All About Ices, Jellies, and Creams

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Price
$130.06
By
Routledge

General Information

The growing concern about the importance of pure and proper ingredients in ice cream and the rediscovery of the joys of jellies and gelatin desserts of all kinds has prompted the reissue of this rare classic text. Written by the authors specifically to remind readers of the unique and inimitable delights that are only to be achieved by using fresh fruits and juices, syrups, liqueurs, and creams, it shows what a delicious variety of iced treats were once widely available -and can still be made quickly and easily today. The books begins with an exceptional selection of "water ices" as sorbets were once known -lime, tangerine, apple, mille fleur, pistachio, white raspberry, muscat, and many more. Sorbets are increasingly popular, both for their clear taste and the fact that they are fat free. Then comes a section on granitas of a very sophisticated kind -roman punch, rum punch, and a sensational dry sherry granita. Section II starts wth cream ices of both kinds -those that use cream and those that have a custard base. Among the enticements on offer are raspberry and red currant ice cream, green tea ice cream, and a luscious almond praline cream ice. Iced souffles come next including caramel and the aptly-named souffle des anges, a heavenly confection of maraschino and orange-flower. Bombes feature next, with instructions on how to prepare such forgotten delights as Pompadour Bombe (coffee cream, strawberry cream, lemon water ice, tangerine water ice) and the irresistible Harlequin Bombe (green chartreuse cream and orange water ice). From the cold charms of ices the book moves on to the cool blandishments of jelly. The maraschino, cassis, and rose jellies, elegant vanilla and coffee jellies, and wonderful fresh fruit jellies to while the summer away -grape, cherry, peach, apricot, and white currant. Next come the jellied creams, justly beloved by the Victorians: succulent nectarine cream, cantaloupe melon cream, mirabel cream, mulberry cream, greengage cream, and many more. Then come the liqueur creams: chartreuse both green and yellow, pink maraschino cream, chestnut and caramel creams perfect for winter, and regal Victoria cream studded with jewel-like glace fruits. The book continues with a section on jams, preserves, and compotes, concluding with a section on wine cups and fruit beverages including refreshing cherryade, mille fruitade, and the ravishing Chianti cup -a holiday in a glass. Full directions are given for all recipes, and there is a detailed index. Affordable home ice cream making machines are now widely available, and for the creams and jellies no equipment is required except for a fridge. So buy this book and rediscover the lost world of ices, jellies, and creams.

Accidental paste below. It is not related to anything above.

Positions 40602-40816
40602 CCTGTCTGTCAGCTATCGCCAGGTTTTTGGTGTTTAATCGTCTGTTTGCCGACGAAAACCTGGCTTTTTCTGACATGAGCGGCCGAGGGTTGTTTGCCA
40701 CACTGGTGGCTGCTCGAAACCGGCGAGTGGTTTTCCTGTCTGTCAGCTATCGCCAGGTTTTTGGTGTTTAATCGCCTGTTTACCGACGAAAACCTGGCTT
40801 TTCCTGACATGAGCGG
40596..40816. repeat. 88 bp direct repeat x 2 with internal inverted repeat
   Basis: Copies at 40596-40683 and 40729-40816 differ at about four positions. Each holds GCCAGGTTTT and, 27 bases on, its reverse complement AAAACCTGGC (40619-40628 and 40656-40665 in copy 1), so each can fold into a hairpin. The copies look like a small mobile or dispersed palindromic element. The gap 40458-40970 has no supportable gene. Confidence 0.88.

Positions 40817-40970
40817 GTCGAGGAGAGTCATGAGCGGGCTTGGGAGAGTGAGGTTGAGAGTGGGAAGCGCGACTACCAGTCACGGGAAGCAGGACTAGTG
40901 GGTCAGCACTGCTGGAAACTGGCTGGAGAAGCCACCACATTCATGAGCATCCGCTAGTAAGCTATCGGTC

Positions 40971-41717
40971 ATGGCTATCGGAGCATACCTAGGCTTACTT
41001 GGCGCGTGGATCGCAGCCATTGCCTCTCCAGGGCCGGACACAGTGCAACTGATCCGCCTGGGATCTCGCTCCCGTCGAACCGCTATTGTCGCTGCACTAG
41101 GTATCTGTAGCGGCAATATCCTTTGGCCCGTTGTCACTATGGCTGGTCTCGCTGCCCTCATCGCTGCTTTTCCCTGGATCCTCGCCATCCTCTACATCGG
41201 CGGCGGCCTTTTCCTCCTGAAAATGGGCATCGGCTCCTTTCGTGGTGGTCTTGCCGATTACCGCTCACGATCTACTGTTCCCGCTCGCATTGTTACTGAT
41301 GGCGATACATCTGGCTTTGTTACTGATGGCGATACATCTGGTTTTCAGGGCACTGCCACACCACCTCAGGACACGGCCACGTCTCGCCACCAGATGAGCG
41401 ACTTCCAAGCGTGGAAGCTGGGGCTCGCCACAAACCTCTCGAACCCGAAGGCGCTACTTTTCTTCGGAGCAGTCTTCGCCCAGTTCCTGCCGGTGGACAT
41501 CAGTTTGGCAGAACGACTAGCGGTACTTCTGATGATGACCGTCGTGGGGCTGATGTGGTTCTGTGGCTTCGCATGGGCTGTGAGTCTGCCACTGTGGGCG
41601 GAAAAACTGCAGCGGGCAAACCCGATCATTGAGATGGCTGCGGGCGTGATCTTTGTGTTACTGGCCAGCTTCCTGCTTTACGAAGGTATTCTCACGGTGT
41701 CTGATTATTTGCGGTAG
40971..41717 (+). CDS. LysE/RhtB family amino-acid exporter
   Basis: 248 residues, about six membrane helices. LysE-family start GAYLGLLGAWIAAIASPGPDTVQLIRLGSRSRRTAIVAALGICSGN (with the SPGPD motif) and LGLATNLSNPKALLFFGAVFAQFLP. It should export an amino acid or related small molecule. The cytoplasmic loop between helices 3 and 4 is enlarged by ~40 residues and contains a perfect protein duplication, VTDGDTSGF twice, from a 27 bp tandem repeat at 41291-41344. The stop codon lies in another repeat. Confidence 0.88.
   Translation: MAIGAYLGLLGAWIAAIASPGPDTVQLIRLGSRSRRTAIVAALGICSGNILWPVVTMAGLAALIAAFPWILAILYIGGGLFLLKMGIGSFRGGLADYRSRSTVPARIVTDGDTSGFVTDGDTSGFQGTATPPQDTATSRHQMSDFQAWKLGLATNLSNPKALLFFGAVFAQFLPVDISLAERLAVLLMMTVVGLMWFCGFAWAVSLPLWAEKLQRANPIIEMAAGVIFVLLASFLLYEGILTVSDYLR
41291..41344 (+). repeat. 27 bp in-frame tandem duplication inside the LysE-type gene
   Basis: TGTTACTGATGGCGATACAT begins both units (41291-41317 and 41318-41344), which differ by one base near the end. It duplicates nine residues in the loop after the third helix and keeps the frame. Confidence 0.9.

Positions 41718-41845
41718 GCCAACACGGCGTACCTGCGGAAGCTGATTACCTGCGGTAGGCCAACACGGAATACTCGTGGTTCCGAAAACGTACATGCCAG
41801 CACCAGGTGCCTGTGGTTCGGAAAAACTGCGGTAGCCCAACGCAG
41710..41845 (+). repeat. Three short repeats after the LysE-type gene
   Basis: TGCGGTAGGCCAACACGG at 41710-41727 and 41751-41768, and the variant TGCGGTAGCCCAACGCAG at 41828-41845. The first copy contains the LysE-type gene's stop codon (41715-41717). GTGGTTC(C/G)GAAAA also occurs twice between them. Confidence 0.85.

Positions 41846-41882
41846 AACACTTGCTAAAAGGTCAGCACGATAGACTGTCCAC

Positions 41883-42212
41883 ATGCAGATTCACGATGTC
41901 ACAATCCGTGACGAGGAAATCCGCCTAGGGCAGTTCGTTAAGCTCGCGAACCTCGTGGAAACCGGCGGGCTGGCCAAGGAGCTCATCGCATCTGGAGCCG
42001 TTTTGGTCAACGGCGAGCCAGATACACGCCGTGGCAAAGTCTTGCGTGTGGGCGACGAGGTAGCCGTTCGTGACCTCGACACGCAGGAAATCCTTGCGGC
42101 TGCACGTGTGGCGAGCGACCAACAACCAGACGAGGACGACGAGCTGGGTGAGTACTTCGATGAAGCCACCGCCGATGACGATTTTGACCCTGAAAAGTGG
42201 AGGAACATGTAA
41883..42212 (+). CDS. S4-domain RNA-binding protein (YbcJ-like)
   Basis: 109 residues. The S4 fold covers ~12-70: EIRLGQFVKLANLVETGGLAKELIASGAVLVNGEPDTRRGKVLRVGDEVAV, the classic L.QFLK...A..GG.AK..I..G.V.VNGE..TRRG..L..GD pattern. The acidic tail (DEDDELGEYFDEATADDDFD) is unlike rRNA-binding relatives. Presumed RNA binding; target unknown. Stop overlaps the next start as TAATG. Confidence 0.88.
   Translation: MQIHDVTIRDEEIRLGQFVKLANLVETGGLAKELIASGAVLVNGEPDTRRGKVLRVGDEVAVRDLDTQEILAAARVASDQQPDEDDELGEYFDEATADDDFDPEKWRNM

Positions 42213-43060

Details

Author
S. P. Borella
Binding
Hardcover
Dewey Decimal Number
641
EAN
9780710307248
Edition
0
ISBN
0710307241
Label
Routledge
Languages
English
List Price
$170.00
Manufacturer
Routledge
Number Of Items
1
Number Of Pages
201
Product Group
Book
Product Type Name
ABIS_BOOK
Publication Date
2002-06-15
Publisher
Routledge
Studio
Routledge
Title
All About Ices, Jellies, and Creams

Latest reviews

In their book, "All About Ices, Jellies, and Creams", authors Henry Harris and S. P. Borella trumpeted a wakeup call to their fellow confectioners to turn away from the Evils of Artificial Ingredients and shoddy workmanship. They wrote:

"Our desire is to be helpful - not only to individuals, but to our trade as a whole. It is, however, to the younger members that we hope chiefly to appeal, for with them lies the trade's future. Those older ones, deeply set in their wicked ways, are largely past praying for."
"All About Ices, Jellies, and Creams" was first published in London by Maclaren & Sons, Ltd., in the early 1900s as part of the All About Confectionery Series. "All About Ices, Jellies, and Creams" reflected the authors' concern that only pure and proper ingredients be used in the manufacture of ice creams, jellies and gelatin desserts. Fresh fruits and juices, carefully prepared syrups, and the finest liqueurs and creams are called for to produce a delicious variety of iced treats with such exotic names as "Orgeat Water Ice", "Panachee Jelly", and Tangerine Orange Charlotte". The book contains over 500 enticing recipes for "water ices" (sorbets), granitas, cream ices (cream and custard based), iced souffles, bombes, jellies, jellied creams, liqueur creams, jams, preserves and compotes, wine cups and fruit beverages.

These, and hundreds more, were once widely available and now, thanks to a new digital facsimile printing of this classic work by Kegan Paul Press, these sweet treats can be enjoyed by a new audience. Full directions are given for all recipes, and there is a detailed index. However, the publisher has failed to insert a glossary to assist the modern reader in deciphering some of the less well-known ingredients. For example, what American pantry is stocked with Attar of Roses, Cedrati Water, or carmine?

By pricing this facsimile reprint at $110.00 US, the publisher is clearly targeting the culinary professional. Confectioners and chefs seeking ideas and recipes for fabulous desserts made from the purest natural ingredients will wish to add "All About Ices, Jellies, and Creams" to their bookshelves. Just be advised that the original is available from antiquarian booksellers for only $5.00 more than this facsimile reprint.

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